M3 SYSTEMS : How To Test Jamming ?
Why should we care about Jamming?
Due to an ever-increasing reliance on GNSS in position, navigation, and timing (PNT) applications, ensuring its stability and reliability has become crucial. However, with wireless transmissions becoming more common than ever, and hardware capable of GPS jamming becoming more accessible and affordable, GNSS signals -due to their weak power levels- can be easily disrupted by unintentional or intentional jamming attacks.
With the emergence of NAVWAR, GNSS jamming is regarded as a major threat which jeopardizes the public order and the safety of civil & military transportation, such as planes, ships, and special convoys. It also causes significant harm in safety-critical applications such as civil aviation or self-driving smart vehicles.
This problematic calls for the need to assess the impact of interferences and jamming attacks on GNSS receivers, before they are integrated to larger systems.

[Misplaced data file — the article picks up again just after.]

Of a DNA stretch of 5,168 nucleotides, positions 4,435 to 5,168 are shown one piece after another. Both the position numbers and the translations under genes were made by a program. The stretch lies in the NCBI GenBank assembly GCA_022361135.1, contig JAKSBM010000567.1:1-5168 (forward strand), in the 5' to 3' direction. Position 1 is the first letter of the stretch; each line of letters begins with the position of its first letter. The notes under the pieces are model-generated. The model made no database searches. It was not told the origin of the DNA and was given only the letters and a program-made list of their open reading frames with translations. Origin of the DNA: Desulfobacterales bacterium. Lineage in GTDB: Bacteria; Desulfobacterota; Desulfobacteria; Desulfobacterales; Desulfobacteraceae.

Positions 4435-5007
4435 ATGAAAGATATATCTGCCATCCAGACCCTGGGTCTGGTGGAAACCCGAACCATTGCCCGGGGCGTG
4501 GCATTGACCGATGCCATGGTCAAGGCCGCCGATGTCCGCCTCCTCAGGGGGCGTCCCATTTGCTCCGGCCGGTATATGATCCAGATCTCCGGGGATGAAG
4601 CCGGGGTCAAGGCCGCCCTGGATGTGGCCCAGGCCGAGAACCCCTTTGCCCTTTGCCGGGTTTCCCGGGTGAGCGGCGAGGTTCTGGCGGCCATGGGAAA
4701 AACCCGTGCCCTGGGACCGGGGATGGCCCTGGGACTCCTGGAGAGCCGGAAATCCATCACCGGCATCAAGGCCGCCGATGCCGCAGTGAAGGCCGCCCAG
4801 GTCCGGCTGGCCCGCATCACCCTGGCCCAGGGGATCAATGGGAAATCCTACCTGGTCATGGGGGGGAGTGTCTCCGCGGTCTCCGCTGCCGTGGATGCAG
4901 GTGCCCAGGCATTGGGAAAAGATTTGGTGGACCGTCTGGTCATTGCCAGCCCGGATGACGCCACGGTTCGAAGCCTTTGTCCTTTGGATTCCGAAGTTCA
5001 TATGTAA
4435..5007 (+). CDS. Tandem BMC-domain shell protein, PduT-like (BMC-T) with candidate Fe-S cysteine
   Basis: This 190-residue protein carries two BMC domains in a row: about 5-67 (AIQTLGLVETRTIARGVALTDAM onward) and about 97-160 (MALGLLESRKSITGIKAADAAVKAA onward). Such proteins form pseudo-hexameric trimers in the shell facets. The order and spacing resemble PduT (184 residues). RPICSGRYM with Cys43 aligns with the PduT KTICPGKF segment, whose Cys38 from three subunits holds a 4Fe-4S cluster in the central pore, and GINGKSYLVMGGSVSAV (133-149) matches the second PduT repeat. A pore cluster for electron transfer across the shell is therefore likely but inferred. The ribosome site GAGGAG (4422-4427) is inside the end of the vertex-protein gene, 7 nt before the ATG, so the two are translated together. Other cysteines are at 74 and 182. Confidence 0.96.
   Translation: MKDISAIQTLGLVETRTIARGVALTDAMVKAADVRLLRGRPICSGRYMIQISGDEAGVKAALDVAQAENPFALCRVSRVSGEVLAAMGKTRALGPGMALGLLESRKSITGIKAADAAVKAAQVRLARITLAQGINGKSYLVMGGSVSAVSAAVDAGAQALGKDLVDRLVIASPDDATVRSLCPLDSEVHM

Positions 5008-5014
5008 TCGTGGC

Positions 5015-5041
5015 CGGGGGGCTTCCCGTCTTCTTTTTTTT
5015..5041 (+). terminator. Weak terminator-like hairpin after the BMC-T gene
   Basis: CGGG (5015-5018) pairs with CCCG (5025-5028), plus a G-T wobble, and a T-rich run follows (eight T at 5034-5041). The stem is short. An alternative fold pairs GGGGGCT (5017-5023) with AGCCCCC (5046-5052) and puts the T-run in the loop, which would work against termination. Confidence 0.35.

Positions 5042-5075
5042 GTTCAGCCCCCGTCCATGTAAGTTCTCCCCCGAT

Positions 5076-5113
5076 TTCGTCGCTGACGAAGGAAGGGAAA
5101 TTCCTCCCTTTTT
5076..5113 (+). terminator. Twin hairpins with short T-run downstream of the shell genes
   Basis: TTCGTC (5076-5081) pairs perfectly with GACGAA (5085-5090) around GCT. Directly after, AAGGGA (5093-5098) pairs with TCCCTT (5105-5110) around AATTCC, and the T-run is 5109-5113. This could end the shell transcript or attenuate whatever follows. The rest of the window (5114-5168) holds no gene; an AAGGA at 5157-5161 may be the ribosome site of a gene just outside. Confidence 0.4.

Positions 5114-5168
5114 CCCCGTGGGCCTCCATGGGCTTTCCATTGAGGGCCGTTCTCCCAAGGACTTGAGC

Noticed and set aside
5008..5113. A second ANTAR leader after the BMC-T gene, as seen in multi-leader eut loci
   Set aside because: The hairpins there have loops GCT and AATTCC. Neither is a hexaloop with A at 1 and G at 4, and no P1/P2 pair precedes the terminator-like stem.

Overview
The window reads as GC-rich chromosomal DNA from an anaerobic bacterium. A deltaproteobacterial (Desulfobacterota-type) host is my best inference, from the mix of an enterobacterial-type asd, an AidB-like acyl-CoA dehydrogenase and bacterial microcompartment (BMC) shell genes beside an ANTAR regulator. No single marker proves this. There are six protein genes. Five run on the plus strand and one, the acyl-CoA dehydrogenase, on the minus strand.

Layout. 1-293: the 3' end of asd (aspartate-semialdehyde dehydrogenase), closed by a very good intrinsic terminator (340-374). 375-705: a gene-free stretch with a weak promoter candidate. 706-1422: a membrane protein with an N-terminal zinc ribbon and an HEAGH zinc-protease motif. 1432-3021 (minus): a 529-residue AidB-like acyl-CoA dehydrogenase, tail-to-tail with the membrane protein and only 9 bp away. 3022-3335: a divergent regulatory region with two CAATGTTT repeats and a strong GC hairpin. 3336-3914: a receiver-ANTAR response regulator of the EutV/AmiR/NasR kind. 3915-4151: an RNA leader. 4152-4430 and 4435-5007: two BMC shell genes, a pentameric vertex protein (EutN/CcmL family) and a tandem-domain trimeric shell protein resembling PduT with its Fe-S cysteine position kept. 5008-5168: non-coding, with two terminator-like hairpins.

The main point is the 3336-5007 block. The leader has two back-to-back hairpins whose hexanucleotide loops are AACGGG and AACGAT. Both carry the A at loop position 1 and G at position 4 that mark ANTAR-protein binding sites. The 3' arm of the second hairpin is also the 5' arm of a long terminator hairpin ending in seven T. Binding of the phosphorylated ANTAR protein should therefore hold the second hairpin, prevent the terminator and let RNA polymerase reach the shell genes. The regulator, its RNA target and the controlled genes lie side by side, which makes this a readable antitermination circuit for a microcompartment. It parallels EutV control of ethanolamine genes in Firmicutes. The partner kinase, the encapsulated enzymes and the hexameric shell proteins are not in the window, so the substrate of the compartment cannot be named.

How to assess PNT integrity against Jamming?
In-field tests are one method for determining the impact of interference signals on GNSS receivers. Although this method allows you to test your receiver in realistic test environments, it has several shortcomings:
- The low repeatability of the environmental factors which cause unintentional jamming
- The need to acquire solutions capable of GNSS jamming to assess reliability under jamming attacks
- The diverse types of interferences (CW, NB, PCW, WB, PWB, MS, etc.) which can lead to PNT miscalculations and the incapacity to generate all of them in real life conditions
- The low or difficult control over the testing conditions and interferer characteristics (waveform, position, dynamics, etc)
- The need to test under the present and detected satellites and no other regional constellations or satellite configurations
- The cost related to resources and equipment transportation to field test locations [...]